Latest Surveys Confirm Importance of Brand Integration for TV & Film
Researchers from Indiana University and Emory University published new research in the INFORMS journal Marketing Science which reveals the latest impact of product placement. The findings indicate that prominent product placement embedded in entertainment continues to have a strongly positive impact on online conversations and web traffic for the brand.
The study was authored by Beth Fossen of Indiana University, and David Schweidel of Emory University. From 2015 it covered more than 2,800 placements for 99 brands including those from Ford, Chevrolet, and Microsoft. The researchers measured the volume of online word-of-mouth mentioning of the brand and traffic to the brand’s web site following the product placement.
An important independent source of data for a branded entertainment industry that according to PQ Media increased by 14% in 2017 to $15.68 billion. Of that product placement in TV is the largest channel at $10.50 billion, product placement on digital platforms rose the fastest, up 26.7% in 2017.
“Overall, our results support the notion that product placements can help marketers reach consumers who have become adept at avoiding traditional advertising exposure,” said Fossen. Most interestingly; “One thing that producers should be careful about is overt inclusion of brands into scenes or content,” said Schweidel. “If the product placement does not fit and it interferes with the plot of the program, it could distract, irritate or spur a negative experience for the viewer.” Surely being able to reduce the amount of placement but making it fit the viewer directly is the way forward?
Yet all current methods of placement are fixed. Without identity marketing enablement such as that provided by Ryff, the danger remains that one person's acceptable placement becomes another's irritation. For the survey, 66% of the product placements were direct visual placements, while only 3 percent were audiovisual. Placements lasted for an average of one minute. On average, brands saw a 13% increase in Web traffic and a 16% boost in online word-of-mouth in the 10 minutes post-placement when compared to the 10 minutes prior to placement.
Luxury fashion platform Winkelstraat.nl analyzed more than 100 popular TV shows with at least 50 episodes, 30 of which were broadcast after 2000. They too saw positive results from integrating brands into the content itself. Of the top 12 shows with the most brand mentions, almost all cater largely to a female audience. In 2018, the season finale of ABC’s “The Bachelorette” was filmed at Shangri-La Villingili Resort and Spa, Maldives. Exposure from the reality show and subsequent press coverage have the potential to attract new guests to the Shangri-La location, and others around the globe.
With millions of viewers, pitching romantic destinations for The Bachelor franchise is big business. “The key is integration,” Mr. Schweidel said. “Audiovisual and verbal placements must be integrated into the story more so than visual placements, which may simply occur with the camera passing over the product. “We see that post-placement advertising can boost online word-of-mouth about the featured brand,” he said.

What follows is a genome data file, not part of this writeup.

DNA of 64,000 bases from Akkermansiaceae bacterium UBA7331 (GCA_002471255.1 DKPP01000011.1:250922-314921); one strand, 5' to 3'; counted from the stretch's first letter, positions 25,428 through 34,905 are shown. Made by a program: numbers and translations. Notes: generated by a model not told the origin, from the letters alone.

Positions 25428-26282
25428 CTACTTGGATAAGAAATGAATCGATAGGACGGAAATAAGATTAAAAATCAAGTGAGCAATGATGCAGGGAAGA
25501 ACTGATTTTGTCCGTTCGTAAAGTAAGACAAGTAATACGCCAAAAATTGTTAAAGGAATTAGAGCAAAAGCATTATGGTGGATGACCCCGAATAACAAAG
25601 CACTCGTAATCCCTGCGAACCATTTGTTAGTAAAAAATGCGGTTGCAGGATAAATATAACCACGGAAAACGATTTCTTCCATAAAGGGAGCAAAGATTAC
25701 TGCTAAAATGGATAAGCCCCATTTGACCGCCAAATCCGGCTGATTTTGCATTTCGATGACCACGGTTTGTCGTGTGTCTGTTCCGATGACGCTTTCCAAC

Meanwhile, in the UK last year for Love Island forget Jack and Dani. The real winner of Love Island was female fashion brand Missguided.
For eight weeks, young singles flirted, partied and lounged by the pool in a secluded villa on the island of Majorca off the coast of Spain. Millions of viewers tuned in six nights a week to see who had coupled up and who was getting “dumped” from Love Island, and downloaded the official Love Island app to vote for their favorite contestants. Many of the contestants’ clothes — when they were wearing any — were provided by online fast-fashion retailer Missguided. Viewers could shop their favorite looks, from animal-print bikinis to plunging embellished jumpsuits, via the app and on the retailer’s website.
And they did. Missguided says the reality television smash boosted sales by 40 percent compared with the eight weeks prior to when the show started airing. Some items worn by popular contestants — known as Islanders — would see an instant 500 percent sales bump.
Automakers are among the brands most likely to leverage product placement. Even luxury vehicles can be seamlessly woven into television narratives while still drawing attention to their performance and features.
Set in the near-future, Hulu’s drama series “The First” features a series of futurized Range Rover Sports created by the Land Rover Design team. While the show’s Range Rovers are creative props that will not be available for purchase, the product placement exposes the car brand to a wide audience.
Last summer, German automaker BMW returned to the silver screen as the exclusive automotive partner for the newest installment of the “Mission
: Impossible” film franchise. BMW cars and motorcycles have appeared in the action series since 2011.
In a recent survey of businesses in America, 66% reported that customer acquisition was their number one priority. If you want to get your brand on TV please let us know.